TVEyes is asking a federal appeals court to reconsider its recent ruling that the company's video-clipping service isn't protected by "fair use" principles.
The company contends that the decision -- issued last month by a three-judge panel of the 2nd Circuit Court of Appeals -- empowers Fox News and other content owners to block technology that "would otherwise enable the use of information in new ways that create enormous public benefit."
The battle between Fox and TVEyes dates to 2013, when Fox alleged in a lawsuit that TVEyes infringed copyright with its $500-a-month online monitoring service -- which is used by journalists, the White House, politicians and the U.S. military, among others. TVEyes records and indexes news programs from 1,400 stations, and allows subscribers to search for news clips by keywords and access portions of the shows.
TVEyes countered that its service was protected by fair use principles because it's "transformative" -- offering not simply access to news and entertainment, but also the ability to analyze companies' approach to the news.
The appeals panel sided with Fox, ruling that the broadcaster was entitled to an injunction prohibiting TVEyes from continuing to offer its clients video clips from Fox's news programs. "At bottom, TVEyes is unlawfully profiting off the work of others by commercially re-distributing all of that work that a viewer wishes to use, without payment or license," the judges wrote last month.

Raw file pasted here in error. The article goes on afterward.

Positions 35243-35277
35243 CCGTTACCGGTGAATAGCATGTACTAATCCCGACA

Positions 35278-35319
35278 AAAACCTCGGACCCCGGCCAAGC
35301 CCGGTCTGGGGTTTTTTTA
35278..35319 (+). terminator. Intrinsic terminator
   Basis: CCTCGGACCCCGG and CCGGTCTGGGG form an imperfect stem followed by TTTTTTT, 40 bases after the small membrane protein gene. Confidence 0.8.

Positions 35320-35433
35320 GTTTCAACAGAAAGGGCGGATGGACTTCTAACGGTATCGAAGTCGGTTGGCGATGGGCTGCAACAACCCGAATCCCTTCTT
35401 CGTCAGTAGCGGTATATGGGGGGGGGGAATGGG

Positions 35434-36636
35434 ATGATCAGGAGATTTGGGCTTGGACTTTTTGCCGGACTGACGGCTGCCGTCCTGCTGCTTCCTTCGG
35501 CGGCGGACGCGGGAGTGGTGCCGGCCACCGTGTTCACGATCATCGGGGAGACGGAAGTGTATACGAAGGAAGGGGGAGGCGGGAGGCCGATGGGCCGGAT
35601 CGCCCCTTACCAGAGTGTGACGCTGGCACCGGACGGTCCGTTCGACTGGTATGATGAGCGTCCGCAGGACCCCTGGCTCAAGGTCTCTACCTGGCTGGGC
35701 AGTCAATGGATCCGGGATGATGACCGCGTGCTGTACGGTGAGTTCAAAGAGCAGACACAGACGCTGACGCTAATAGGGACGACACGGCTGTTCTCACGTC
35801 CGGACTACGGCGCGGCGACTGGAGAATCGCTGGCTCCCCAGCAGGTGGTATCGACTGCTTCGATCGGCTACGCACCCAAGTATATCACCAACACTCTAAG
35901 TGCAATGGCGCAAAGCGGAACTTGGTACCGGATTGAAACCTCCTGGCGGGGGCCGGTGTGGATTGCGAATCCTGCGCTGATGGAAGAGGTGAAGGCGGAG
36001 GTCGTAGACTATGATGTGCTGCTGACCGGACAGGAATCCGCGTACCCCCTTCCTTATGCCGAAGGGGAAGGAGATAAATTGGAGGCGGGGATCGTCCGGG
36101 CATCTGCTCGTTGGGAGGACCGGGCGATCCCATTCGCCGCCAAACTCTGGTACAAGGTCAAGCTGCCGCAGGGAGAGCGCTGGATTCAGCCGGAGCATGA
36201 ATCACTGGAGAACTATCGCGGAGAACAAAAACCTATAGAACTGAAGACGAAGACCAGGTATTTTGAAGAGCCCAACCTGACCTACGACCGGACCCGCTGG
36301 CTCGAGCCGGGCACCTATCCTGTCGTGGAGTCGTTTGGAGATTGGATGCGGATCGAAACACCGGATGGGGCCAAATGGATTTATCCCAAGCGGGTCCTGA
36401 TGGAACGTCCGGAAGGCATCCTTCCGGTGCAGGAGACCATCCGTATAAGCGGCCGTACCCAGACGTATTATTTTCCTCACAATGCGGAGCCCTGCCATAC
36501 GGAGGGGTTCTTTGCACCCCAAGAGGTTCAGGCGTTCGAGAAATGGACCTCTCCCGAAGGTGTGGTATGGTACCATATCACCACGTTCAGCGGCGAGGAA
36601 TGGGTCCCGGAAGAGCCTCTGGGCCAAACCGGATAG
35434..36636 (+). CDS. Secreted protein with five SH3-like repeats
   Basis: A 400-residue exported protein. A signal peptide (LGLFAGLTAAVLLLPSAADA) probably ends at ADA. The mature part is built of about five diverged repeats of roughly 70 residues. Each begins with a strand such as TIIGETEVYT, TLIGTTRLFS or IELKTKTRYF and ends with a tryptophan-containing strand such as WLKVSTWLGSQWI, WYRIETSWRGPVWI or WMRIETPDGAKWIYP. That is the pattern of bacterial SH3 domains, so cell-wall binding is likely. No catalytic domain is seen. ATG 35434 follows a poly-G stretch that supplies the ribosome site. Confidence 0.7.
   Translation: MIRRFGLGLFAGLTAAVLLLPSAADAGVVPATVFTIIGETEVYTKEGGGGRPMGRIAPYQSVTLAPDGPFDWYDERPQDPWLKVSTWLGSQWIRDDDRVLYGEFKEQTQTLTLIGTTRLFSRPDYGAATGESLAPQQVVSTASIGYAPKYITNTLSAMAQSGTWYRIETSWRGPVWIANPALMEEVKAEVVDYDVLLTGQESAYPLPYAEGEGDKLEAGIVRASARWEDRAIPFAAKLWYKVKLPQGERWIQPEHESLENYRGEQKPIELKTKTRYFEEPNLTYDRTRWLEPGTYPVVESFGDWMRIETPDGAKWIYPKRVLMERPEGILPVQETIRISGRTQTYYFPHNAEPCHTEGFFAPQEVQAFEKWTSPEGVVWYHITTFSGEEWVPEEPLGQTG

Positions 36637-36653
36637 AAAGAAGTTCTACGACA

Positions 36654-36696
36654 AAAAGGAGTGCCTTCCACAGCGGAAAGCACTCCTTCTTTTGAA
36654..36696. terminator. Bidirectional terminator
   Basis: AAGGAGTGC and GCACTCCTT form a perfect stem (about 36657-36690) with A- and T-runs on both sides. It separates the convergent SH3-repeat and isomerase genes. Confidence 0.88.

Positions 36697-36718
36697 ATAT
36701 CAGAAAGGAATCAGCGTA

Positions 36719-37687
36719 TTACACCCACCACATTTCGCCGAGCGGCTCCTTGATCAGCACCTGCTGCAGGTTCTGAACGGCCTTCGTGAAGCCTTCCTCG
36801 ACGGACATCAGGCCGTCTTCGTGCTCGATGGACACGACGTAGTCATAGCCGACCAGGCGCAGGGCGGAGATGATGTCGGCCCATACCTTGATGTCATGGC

TVEyes is now asking a larger panel of 2nd Circuit judges to reconsider that ruling.
"In this multimedia age, information must be seen and heard to be understood," TVEyes writes in its new court papers, made available Tuesday.
Among other arguments, the company says the ruling "endangers new technologies important to political dialogue."
"If the President tweets about an issue that aired on FoxNews, then Fox News itself becomes the news and a subject for research and criticism that is enabled by TVEyes’s comprehensive database," TVEyes writes. "But under the panel’s ... ruling, TVEyes’s service is blocked and Fox may withhold access to its past broadcast content or license it only on prohibitive terms."
The panel judges wrote that TVEyes' service wasn't protected by fair use because it harms Fox's ability to monetize its content. The judges noted in the opinion that TVEyes' success shows that the service "displaces potential Fox revenues."
TVEyes questions that reasoning, arguing that it "conflicts with prior decisions rejecting the notion that market harm may be presumed from a copyright defendant’s commercial success."